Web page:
I am more than happy to be signed up for any bowdlerise the bowdlerisers campaign!

Bruvver Eccles said...

Also worth mentioning the blogg
http://cathythinks.blogspot.co.uk/
for those who aint seen it.

Anglicans got similar probs.

Ben Trovato said...

I think there is a particular dishonesty when hymns are bowdlerised but there is no acknowledgement of the fact in the hymn book. Thus one reads words attributed to (say) Fr Wyze which he never wrote (nor would have countenanced).

Peccantem me quotidie said...

I'm pretty sure one of the hymn books (don't remember which) that "Hail, Queen of Heav'n" has been changed so that in place of "Remind thy son / That he has paid", it instead says "Remind thy son / That all are saved".

That's not about gender or Catholic exclusivity. That's a specific adoption of heresy appended to Dr. Lingard's name.

Ben Trovato said...

One version is:

Remind us all that we are saved
In spite of our iniquity.

cf http://ccfather.blogspot.co.uk/2010/09/bowdler-again.html

Quite scandalous!

Bruvver Eccles said...

Actually, even "Remind thy son / That he has paid" looks odd to me. As if He would need reminding...

Ttony said...

At least Laudate doesn't have that one. It's perceived sexism that the bowdlerisers have it in for.

Bruv: I assumed that "Remind Thy son" was just a bit of a cloth-eared way of saying "Intercede with Thy Son".

Vladimir Ilyich Lenin said...

I would have said Kovo? Кого, Whom?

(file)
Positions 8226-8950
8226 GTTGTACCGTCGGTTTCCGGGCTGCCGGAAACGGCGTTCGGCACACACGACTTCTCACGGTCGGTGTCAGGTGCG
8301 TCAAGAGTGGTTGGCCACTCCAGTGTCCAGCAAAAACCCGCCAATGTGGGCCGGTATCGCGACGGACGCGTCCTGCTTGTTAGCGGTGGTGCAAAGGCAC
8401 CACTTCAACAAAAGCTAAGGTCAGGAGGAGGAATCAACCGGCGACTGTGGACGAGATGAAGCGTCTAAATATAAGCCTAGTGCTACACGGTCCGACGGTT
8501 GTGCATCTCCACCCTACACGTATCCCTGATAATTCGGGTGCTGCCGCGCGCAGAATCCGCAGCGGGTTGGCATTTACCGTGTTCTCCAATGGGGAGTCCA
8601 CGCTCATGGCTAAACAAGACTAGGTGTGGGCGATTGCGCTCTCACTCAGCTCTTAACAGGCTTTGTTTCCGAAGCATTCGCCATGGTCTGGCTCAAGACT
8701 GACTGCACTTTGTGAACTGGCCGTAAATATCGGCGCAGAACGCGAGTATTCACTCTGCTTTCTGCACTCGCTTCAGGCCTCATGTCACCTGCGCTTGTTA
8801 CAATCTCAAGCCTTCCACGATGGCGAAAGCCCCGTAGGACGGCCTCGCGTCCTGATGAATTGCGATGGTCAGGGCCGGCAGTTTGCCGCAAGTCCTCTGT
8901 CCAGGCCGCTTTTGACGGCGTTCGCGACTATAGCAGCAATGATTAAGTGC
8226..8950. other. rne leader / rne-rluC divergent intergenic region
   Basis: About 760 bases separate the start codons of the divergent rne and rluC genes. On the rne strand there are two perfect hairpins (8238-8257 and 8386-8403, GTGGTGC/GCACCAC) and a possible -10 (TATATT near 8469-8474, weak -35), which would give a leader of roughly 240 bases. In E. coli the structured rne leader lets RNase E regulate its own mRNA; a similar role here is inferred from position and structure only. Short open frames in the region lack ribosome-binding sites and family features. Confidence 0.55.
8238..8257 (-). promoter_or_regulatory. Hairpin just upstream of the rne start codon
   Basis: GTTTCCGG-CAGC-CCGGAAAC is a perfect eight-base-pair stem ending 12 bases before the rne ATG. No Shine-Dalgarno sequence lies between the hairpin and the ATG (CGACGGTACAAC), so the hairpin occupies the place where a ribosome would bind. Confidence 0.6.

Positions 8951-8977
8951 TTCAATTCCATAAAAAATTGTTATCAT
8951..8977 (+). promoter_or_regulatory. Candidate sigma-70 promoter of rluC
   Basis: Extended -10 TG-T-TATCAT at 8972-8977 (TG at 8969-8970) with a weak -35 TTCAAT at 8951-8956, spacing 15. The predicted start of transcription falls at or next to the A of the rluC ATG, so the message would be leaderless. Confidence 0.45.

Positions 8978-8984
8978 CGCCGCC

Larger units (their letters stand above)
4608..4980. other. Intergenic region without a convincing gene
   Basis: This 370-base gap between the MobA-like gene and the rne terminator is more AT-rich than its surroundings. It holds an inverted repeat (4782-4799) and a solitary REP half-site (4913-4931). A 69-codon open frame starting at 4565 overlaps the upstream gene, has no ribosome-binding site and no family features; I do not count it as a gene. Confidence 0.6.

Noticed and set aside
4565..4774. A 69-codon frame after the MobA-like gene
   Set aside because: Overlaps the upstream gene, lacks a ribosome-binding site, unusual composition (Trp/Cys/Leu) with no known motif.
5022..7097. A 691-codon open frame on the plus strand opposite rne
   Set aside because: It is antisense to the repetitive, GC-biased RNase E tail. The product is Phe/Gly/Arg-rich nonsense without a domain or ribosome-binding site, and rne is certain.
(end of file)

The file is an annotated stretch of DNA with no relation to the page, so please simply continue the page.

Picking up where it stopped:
This being the accusative of Kto? Кто, Who? Or in the dative: Komu?
Кому?

My suffering here in hell is made all the worse now by seeing that Mother Russia and Ukraine are about the only countries in Europe doing anything to protect and foster Christianity.

Ben Trovato said...

Bruvver Eccles

If you read my enlightened post on this topic (link in my previous sagacious comment) you will find your ignorance illuminated.

BT

Bruvver Eccles said...

Ben you is a fount of wisdom.

Mike Cliffson said...

I repeat my preferences for no hymns at all at mass, not even good ones in my and many's opinion.
I can see Ive been missing a lot of fun living abroad, I don't think.

Fr Bede Rowe said...

It's not just Laudate. I found the de-sexed versions of the carols in Liturgical Hymns Old and New horrendous.

http://frbederowe.blogspot.fr/2011/12/de-sexing-carols.html

johnf said...

I just sing the proper words anyway, no matter what the rest of the folks are singing.

There are the lines in the hymn 'This is the image of Our Queen . . .' which have been bowlderised
'When waves of night around me roll
And Hell is raging for my soul
Oh then remember me!'

The reference to Hell has been taken out because presumably it might alarm people (so what? It is meant to!)

But it is very rare to have a hymn which I can recognise from my youth. We still have 'Faith of our Fathers' and 'Hail Queen of Heaven' and I have heard 'God of Mercy and compassion' during a penitential service, but little else.

What really gets me, particularly if I am trying to make my thanksgiving after Communion, is the choir singing so called hymns where the tunes are taken from well known songs like 'Greensleeves' 'Ye banks and braes' and 'The carnival is over'